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Bass keeping a positive outlook

by Rob Brodie / Ottawa Senators
Senators strength and conditioning coach Chris Schwarz measures the body fat on centre Cody Bass during the opening day of the team's annual development camp on Monday at Scotiabank Place (Photo by Jana Chytilova/Freestyle Photography/OSHC).

Cody Bass knows this situation oh so well.

For the second straight year, the 22-year-old Ottawa Senators centre is coming of a season that ended early because of injury – both of them of a rather fluke nature. And once again, he finds himself facing the prospect of heading to training camp having to prove he’s worthy of full-time employment in the National Hockey League.

“Things haven’t really changed, right?” said Bass, one of 32 prospects arriving at Scotiabank Place today for the beginning of the annual Senators summer development camp. “You go into training camp and when you don’t have a spot, you’re fighting for a spot. The mentality is to go into camp and fight for my spot and hopefully, I can play the full year there.”

The good news is, Bass has fully recovered from a shoulder injury suffered Dec. 28 in a fight with Eric Nystrom of the Calgary Flames. Season-ending surgery followed shortly after for Bass, who saw only 12 games of action with the big club after starting the year in the American Hockey League with the Binghamton Senators.

In 2007-08, he missed an extended period while dealing with a case of “skate bite,” caused by an improper tightening of the skate laces. But Bass isn’t letting himself think he might be cursed by injuries.

“The ankle thing the first year was a really weird,” he said. “Shoulder injuries like (mine) are part of the job. Guys get shoulder injuries all the time. All I can say is things like that happen.”
Bass acknowledged, though, that the injuries might be affecting his development.

“You’ve got to think it does a little bit but at the same time, I’m working hard,” he said. “I worked really hard when I wasn’t hurt and I can work even harder. I don’t like to think it does set me back at all but all I can really do is think about the future, go forward with it and do the things that I can do.”

Not being able to do anything to help a team that wound up missing the playoffs for the first time in 12 seasons? That was the toughest pill to swallow.

“What else can you say, really?” said Bass. “It’s tough sitting back and watching the team play hockey, knowing that your season is over and there’s nothing that you can do. Mentally, it’s draining and physically, it’s draining, but you’ve got to find a positive in that. If I didn’t find any positives, there’s something wrong.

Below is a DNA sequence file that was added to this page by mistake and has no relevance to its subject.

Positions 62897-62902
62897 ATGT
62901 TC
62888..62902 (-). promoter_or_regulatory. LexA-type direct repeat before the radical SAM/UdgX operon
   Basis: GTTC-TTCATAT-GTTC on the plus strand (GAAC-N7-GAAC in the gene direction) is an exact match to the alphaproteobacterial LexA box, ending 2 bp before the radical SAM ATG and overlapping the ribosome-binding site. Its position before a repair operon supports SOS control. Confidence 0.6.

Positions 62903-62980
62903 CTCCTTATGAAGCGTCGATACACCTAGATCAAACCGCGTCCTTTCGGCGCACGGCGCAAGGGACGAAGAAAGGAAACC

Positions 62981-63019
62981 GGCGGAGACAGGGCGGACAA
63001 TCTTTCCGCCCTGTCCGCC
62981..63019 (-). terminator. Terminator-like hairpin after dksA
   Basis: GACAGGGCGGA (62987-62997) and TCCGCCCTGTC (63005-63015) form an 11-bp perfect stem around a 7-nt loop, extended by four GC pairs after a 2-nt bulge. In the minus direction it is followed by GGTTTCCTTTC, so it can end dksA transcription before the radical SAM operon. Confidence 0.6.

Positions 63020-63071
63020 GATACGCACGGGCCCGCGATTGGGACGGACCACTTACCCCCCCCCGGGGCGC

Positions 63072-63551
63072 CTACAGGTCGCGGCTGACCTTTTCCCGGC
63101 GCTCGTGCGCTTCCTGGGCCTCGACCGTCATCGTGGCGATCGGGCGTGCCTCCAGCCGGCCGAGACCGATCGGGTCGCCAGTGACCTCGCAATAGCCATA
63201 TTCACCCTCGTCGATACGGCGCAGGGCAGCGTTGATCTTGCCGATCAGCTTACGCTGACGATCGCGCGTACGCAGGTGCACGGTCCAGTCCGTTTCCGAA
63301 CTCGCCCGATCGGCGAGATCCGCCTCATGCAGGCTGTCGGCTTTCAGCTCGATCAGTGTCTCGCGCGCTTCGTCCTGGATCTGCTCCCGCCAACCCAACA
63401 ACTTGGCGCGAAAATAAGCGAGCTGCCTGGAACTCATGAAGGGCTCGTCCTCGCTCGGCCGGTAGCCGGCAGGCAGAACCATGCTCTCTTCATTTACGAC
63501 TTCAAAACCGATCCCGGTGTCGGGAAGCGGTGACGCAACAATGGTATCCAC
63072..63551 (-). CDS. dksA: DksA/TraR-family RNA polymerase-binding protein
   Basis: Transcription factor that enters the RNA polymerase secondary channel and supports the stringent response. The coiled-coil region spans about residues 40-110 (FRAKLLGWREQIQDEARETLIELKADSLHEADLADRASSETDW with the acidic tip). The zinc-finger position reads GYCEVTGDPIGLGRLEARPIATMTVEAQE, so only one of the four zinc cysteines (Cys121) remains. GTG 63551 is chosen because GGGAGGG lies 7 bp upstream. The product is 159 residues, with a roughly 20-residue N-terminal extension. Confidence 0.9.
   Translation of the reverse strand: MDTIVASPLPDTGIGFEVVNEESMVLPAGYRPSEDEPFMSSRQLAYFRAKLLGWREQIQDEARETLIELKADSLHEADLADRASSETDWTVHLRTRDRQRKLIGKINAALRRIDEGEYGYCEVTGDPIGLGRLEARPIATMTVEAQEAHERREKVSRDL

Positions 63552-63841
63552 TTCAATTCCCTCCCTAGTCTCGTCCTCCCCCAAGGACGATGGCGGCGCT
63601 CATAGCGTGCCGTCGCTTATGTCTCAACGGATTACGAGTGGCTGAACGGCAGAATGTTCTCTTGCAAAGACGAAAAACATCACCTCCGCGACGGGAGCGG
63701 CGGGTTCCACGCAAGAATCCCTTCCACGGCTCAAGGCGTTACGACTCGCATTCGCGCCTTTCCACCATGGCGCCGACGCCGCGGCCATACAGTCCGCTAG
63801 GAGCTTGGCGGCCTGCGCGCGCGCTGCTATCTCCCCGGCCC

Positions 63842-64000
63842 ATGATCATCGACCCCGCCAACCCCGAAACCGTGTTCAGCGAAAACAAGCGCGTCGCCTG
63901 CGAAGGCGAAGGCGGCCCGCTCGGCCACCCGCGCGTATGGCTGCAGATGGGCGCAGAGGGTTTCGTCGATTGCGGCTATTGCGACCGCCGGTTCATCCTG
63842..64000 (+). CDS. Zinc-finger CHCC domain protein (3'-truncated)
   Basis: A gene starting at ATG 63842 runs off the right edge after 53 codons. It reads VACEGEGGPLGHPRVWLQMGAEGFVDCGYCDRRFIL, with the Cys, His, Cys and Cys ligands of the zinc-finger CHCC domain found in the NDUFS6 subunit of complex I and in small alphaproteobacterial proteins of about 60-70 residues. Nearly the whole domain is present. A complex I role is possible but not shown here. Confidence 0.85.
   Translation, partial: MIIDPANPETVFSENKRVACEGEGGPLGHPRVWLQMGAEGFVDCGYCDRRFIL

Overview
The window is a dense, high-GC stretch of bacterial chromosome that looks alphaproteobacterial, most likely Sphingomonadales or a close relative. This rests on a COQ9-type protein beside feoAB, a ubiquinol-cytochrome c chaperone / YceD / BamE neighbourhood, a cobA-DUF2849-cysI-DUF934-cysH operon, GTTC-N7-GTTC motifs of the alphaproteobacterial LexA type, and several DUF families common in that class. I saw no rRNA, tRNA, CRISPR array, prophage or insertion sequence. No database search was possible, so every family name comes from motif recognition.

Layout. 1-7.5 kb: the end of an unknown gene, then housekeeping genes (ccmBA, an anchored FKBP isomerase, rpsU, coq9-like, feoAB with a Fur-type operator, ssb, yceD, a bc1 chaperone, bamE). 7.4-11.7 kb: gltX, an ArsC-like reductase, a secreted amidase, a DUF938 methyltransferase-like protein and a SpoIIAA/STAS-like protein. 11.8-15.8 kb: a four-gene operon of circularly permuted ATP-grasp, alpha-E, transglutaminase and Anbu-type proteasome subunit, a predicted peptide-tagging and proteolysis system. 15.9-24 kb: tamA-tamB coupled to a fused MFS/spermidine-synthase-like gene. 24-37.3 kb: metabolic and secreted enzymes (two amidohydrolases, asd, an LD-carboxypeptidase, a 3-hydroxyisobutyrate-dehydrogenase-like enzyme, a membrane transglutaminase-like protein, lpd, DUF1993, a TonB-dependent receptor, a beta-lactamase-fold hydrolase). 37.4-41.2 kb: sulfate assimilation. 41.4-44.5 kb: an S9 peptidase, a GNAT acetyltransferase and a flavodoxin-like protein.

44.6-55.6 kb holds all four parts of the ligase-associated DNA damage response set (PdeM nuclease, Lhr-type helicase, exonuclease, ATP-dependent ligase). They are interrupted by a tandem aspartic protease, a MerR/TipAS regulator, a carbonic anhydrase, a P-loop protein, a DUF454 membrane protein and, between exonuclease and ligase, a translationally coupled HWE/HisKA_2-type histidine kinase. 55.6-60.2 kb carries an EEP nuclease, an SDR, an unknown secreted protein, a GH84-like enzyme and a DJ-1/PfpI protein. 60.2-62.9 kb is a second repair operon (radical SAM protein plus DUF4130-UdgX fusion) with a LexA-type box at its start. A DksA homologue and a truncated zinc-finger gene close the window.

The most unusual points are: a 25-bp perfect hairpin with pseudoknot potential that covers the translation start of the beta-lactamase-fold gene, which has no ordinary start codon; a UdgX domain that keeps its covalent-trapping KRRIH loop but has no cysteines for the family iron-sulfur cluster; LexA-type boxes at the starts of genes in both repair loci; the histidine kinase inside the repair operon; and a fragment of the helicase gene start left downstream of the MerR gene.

“All I tried to do was heal as up as fast as I can and take care of my shoulder. Now I’m working really hard to get back into shape and get back into game shape.”

"You go into training camp and when you don't have a spot, you're fighting for a spot. The mentality is to go into camp and fight for my spot and hopefully, I can play the full year there." - Cody Bass
Given what he’s been through, this week’s development camp couldn’t be better timed for a guy who is aiming to be in top form for training camp in September.

“I like the development camp,” said Bass. “I think it’s a great idea to go up there for a week and get on the ice and be around the training staff and really push yourself for that week. For me right now, it’s going to help. I haven’t been on the ice a lot for the past few months and I like (having the chance) to come up there for a week and really push myself and show management that my shoulder is fine and that I’m ready to go.”

If Bass doesn’t earn a roster spot in September, it won’t be for lack of trying.

“As a player, you always try to work on your weaknesses and that’s what I’m trying to do right now,” he said. “I just have to go into camp and try to produce a little bit more and still play the way I’ve been playing and, hopefully, I’ll have no worries.”

Northern exposure for Lehner

Senators goaltending prospect Robin Lehner, a second-round choice (46th overall) in the 2009 NHL Entry Draft, intends to play major junior hockey next season to get more acclimated to the North American style of play.

Lehner, who tended goal for the Frolunda juniors in Sweden last season, learned today where he'll make his new home. The Sault Ste. Marie Greyhounds made him the ninth overall pick in Canadian Hockey League's import draft. The 6-foot-3 Lehner was the top-rated European goaltender in NHL Central Scouting's final pre-draft rankings.

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